Posted 09 May 2017
By Nick Paul Taylor
Welcome to our Asia Regulatory Roundup, our weekly overview of the top regulatory news in Asia.
NPPA Ratchets up Pressure on Abbott, Medtronic to Keep Supplying Stents
The National Pharmaceutical Pricing Authority (NPPA) of India has stepped up its attempts to stop Abbott Healthcare and Medtronic from curbing supply of their high-end cardiac stents. NPPA’s latest move is to encourage hospitals, doctors and patients to tell it if there is a shortage of certain brands of stents.
The brands of cardiac stents targeted by NPPA make its intentions clear. In a memo to healthcare providers, patients, regulators and the industry, NPPA singles out two stents sold by Abbott, one manufactured by Medtronic and another produced by Boston Scientific as products of particular interest. The Abbott and Medtronic cardiac stents targeted by NPPA are the same brands the companies asked to pull from the market following the adoption of price controls earlier this year.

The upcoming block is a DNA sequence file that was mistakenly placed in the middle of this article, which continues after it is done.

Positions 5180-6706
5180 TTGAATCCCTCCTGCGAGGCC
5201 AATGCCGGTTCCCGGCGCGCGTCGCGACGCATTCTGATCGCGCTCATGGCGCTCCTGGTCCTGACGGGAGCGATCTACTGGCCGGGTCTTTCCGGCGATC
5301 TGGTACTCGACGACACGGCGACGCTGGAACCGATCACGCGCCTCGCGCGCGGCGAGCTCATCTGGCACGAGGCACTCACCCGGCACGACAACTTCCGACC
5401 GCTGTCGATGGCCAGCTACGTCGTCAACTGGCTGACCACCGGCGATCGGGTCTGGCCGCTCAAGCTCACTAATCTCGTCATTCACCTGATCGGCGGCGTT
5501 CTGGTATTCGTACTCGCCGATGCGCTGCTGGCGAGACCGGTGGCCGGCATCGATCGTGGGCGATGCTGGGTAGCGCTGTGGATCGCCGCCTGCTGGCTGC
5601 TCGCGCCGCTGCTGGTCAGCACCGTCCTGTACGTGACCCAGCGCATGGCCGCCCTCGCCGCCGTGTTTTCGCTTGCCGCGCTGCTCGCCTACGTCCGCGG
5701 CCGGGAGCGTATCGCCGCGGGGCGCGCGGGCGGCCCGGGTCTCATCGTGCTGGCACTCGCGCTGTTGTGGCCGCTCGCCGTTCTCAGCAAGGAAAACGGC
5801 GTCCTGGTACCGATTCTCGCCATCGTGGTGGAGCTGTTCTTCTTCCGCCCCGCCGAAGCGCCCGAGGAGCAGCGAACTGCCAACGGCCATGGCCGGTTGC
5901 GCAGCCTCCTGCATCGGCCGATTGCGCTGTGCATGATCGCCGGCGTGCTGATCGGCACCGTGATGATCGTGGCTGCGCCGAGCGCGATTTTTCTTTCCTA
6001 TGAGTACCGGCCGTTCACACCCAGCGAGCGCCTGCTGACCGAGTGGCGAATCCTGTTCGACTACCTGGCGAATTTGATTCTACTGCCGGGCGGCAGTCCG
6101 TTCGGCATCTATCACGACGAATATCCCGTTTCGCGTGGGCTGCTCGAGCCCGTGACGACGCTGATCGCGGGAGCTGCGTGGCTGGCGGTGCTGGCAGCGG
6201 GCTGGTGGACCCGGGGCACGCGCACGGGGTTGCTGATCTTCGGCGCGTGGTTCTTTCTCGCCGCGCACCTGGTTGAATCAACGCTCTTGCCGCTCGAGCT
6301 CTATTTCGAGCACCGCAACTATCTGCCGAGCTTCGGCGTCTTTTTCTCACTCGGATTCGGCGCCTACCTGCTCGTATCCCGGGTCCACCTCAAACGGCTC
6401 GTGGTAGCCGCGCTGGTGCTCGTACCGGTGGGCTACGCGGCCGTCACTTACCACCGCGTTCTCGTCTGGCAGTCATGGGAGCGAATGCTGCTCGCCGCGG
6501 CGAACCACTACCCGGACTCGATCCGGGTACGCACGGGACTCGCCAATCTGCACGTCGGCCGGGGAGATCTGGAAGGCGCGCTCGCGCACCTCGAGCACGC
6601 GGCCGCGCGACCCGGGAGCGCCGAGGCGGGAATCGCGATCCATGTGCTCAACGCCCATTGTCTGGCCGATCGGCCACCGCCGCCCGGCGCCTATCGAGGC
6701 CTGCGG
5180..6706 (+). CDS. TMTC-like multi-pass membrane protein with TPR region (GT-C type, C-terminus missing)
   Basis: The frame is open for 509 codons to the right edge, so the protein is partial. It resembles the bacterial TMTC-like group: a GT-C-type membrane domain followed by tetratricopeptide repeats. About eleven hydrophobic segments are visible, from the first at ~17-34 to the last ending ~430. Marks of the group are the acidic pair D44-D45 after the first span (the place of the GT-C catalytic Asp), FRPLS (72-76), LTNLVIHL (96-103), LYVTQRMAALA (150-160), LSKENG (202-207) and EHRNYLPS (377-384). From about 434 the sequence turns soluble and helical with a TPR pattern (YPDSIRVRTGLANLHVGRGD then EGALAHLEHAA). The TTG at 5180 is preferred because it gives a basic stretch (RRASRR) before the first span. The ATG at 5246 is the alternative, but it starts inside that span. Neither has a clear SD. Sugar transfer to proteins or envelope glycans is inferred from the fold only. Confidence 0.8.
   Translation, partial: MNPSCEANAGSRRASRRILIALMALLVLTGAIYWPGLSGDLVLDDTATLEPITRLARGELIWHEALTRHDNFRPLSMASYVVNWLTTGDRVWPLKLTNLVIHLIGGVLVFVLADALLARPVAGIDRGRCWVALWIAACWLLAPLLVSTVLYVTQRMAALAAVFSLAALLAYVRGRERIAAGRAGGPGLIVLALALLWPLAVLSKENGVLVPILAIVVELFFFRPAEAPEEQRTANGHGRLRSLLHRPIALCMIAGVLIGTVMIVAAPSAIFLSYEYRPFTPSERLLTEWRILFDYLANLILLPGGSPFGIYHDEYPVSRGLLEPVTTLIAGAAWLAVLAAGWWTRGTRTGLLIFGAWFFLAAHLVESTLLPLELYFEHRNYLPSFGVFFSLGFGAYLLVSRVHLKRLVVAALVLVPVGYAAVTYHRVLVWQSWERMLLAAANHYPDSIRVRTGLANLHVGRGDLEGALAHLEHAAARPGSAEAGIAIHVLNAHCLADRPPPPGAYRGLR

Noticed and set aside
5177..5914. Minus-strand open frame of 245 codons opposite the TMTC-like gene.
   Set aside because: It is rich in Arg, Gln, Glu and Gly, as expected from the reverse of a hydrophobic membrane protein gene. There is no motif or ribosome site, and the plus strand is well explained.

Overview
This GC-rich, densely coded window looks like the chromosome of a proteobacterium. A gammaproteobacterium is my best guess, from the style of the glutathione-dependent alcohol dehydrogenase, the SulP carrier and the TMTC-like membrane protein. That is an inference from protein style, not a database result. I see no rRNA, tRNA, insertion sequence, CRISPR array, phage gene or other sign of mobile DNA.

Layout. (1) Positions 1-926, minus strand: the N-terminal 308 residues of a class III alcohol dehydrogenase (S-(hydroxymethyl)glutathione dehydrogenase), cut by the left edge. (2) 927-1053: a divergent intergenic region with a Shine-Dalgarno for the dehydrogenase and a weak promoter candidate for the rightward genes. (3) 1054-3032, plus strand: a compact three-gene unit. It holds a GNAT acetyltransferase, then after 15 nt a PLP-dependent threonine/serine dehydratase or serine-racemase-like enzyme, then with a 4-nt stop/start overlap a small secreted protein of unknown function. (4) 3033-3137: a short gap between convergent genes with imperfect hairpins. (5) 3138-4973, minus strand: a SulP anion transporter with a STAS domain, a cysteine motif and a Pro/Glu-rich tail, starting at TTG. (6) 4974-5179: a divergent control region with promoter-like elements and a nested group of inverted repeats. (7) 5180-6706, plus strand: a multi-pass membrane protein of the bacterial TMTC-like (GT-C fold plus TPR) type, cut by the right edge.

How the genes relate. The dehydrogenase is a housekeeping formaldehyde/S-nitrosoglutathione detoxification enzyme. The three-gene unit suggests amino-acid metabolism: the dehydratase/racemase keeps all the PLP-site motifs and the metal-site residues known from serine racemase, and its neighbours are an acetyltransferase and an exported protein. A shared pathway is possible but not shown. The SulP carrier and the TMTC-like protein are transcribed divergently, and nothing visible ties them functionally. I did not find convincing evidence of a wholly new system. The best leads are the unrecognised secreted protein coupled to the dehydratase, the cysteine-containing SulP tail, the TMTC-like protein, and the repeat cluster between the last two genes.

NPPA wants anyone with knowledge of supply shortages of these stents to contact it, either via telephone, WhatsApp or its online complaint platform. If a stent shortage is identified, NPPA will prioritize the issue and act to bring supplies of the Abbott, Boston Scientific or Medtronic product to the affected hospital.
The cost watchdog is also encouraging state drug controllers to perform checks to ensure hospitals and distributors have supplies of the stents. If necessary, NPPA wants the local regulatory officials to use powers provided by the Drugs (Prices Control) Order (DPCO), 2013 to inspect the offices of stent manufacturers, hospitals and distributors and “take necessary action.”